Did U.S. President Donald Trump speak with India’s Prime Minister Narendra Modi over the phone to discuss the South Asian nation’s border tensions with China? Trump, who reiterated his offer to mediate between New Delhi and Beijing over the rising temperatures at their border, told a reporter in Washington on Thursday that he spoke to Modi. The Indian government says no such conversation took place. – Bloomberg 

Sadanand Dhume writes: What does this mean for India-China relations? Nitin Pai, co-founder of the Takshashila Institution, a Bangalore-based think tank, says Beijing’s aggressive stance toward India, as reflected in its current provocation on the border, is part of the country’s “sharper and more confrontational” foreign policy in the Covid era. – Wall Street Journal 

Adam Taylor writes: In the past, this might have remained a bilateral dispute. But now, anything that involves China seems to involve the United States, too. The Hindustan Times reported Wednesday that Trump’s offer to mediate was “part of [a] growing anti-China juggernaut.” Under such a juggernaut, ambiguity may not exist. – Washington Post 

Ravi Agarwal writes: In the best of times, both India and China restrict journalists from entering border areas, and the pandemic has made it more difficult to get accurate information. […]The longer-term question is why tensions were sparked in the first place—and what that portends. A few thoughts. – Foreign Policy


Days after President Trump said the U.S. would freeze funding for the World Health Organization last month, Australian Prime Minister Scott Morrison pushed for a revamp of the agency’s mandate to give it powers to investigate potential pandemics similar to weapons inspectors. – Wall Street Journal 

The decision followed Beijing’s announcement that it would draft sweeping national security legislation for the former British colony, sidestepping the city’s own legislature to outlaw secession, subversion and terrorism. The decision followed Beijing’s announcement that it would draft sweeping national security legislation for the former British colony, sidestepping the city’s own legislature to outlaw secession, subversion and terrorism. – NPR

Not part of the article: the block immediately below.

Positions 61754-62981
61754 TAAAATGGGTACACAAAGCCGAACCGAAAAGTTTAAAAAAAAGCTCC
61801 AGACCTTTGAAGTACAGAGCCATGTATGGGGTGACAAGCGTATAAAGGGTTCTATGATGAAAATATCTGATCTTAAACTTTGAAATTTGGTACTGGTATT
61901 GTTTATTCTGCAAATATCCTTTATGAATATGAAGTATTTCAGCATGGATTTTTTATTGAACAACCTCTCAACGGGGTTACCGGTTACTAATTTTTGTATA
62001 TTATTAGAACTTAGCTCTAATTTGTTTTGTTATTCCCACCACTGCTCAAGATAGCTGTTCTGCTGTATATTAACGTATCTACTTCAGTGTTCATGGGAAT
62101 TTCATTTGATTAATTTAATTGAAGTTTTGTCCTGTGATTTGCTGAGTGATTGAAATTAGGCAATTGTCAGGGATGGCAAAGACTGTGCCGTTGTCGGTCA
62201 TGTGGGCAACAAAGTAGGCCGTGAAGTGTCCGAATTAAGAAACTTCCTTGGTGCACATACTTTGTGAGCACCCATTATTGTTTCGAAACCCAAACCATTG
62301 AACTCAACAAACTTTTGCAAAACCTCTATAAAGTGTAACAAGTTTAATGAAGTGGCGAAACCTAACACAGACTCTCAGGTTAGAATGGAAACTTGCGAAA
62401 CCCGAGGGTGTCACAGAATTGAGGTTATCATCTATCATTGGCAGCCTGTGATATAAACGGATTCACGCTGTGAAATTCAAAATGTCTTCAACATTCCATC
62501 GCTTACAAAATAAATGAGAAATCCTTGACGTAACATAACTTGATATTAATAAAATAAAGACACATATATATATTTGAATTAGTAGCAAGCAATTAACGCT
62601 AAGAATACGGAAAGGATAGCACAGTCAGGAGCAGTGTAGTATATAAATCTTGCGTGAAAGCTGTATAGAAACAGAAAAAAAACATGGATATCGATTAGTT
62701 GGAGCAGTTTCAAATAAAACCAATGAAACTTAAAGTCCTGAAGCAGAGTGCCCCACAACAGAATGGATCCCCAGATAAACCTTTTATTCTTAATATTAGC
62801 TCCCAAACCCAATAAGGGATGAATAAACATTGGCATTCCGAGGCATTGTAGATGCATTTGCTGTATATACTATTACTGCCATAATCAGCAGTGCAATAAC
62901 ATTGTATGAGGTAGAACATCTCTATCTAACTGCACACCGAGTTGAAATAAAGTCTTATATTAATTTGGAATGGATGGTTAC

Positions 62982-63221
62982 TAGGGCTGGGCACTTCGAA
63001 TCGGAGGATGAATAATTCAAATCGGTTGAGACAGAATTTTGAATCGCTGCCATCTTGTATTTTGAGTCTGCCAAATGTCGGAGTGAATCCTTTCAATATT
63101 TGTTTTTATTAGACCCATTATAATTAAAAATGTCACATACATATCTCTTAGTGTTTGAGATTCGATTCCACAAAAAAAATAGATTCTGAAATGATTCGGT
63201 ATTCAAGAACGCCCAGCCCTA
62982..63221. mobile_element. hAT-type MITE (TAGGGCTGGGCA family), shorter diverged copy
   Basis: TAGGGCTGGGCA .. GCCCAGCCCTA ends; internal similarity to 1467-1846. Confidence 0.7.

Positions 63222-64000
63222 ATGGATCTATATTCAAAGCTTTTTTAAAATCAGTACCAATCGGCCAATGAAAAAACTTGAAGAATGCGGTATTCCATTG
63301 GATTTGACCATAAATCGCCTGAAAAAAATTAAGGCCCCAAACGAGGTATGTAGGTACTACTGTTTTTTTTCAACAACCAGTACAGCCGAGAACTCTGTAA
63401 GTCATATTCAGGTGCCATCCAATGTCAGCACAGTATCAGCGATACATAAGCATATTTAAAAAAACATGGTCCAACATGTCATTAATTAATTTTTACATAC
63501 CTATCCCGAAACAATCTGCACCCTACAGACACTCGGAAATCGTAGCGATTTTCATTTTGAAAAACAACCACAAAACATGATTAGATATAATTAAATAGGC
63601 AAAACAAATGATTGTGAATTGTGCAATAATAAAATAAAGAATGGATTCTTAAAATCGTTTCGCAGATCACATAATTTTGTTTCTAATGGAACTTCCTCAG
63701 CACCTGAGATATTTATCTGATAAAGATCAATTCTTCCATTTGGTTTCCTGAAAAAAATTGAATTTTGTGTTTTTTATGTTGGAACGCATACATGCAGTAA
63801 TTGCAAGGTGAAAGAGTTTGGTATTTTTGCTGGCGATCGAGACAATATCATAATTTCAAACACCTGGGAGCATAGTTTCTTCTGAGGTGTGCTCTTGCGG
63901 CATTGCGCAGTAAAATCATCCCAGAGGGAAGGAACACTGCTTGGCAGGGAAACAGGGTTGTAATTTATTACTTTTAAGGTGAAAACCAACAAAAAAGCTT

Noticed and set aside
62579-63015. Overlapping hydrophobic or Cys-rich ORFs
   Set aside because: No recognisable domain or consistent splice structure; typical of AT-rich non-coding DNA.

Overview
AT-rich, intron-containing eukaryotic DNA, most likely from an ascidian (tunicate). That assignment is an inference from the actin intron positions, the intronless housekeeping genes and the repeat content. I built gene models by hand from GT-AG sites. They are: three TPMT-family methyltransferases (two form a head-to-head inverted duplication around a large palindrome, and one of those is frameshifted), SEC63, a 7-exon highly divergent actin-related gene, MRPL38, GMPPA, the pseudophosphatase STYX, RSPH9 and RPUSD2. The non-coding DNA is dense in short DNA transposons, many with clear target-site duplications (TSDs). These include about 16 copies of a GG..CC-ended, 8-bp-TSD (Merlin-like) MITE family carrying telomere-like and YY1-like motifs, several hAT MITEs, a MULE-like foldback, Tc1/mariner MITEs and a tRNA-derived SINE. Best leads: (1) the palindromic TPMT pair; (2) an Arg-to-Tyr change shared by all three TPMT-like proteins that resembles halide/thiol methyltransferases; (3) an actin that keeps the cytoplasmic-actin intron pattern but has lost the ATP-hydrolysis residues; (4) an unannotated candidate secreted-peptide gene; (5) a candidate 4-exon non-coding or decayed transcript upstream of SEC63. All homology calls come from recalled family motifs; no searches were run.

China will attack Taiwan if there is no other way of stopping it from becoming independent, one of the country’s most senior generals said on Friday, a rhetorical escalation from China aimed at the democratic island Beijing claims as its own. – Reuters 

The head of China’s Taiwan Affairs Office said on Friday that “one country, two systems” and “peaceful reunification” is the best way to bring China and Taiwan together. – Reuters 

Hong Kong told the United States to keep out of the internal debate over new national security laws being imposed by China, and warned that withdrawal of the financial hub’s special status under U.S. law could backfire on the U.S. economy. – Reuters  

Tajikistan’s Border Guarding Directorate has accused Kyrgyzstan of “attempting to destabilize” the situation at a disputed segment of the border between the two Central Asian nations after fresh clashes in recent days. – Radio Free Europe / Radio Liberty 

U.K. Foreign Secretary Dominic Raab warned the government will open a path to citizenship for 300,000 Hong Kong residents unless China backs down on its planned security laws. – Bloomberg  

Prosecutors in the Kazakh capital, Nur-Sultan, say they have closed the investigation into the mysterious death of a prominent Kazakh civil rights activist who died while in custody, in a case that sparked protests across the Central Asian nation. – Radio Free Europe / Radio Liberty 

Multiple online articles and social media posts published in May 2020 claim the Japanese government is set to subsidise trips for foreign tourists visiting the country by up to half of the cost after it lifts its coronavirus lockdown. The claim is misleading; on May 27, 2020, the Japanese government clarified the plan will only apply to Japanese residents making domestic travel, adding the details of the policy are still being finalised. – Agence France-Presse 

Keith Johnson and Robbie Gramer write: The decision on what to do next now rests with the White House, with more announcements expected as soon as Friday, several officials told CNN. Additional measures could range from revoking Hong Kong’s special trade relationship with the United States, including levying higher tariffs and tougher export controls, to targeting its role as a vital financial window for Beijing. Hong Kong’s future will be largely shaped by the U.S. measures in the coming weeks—and by Beijing’s response. – Foreign Policy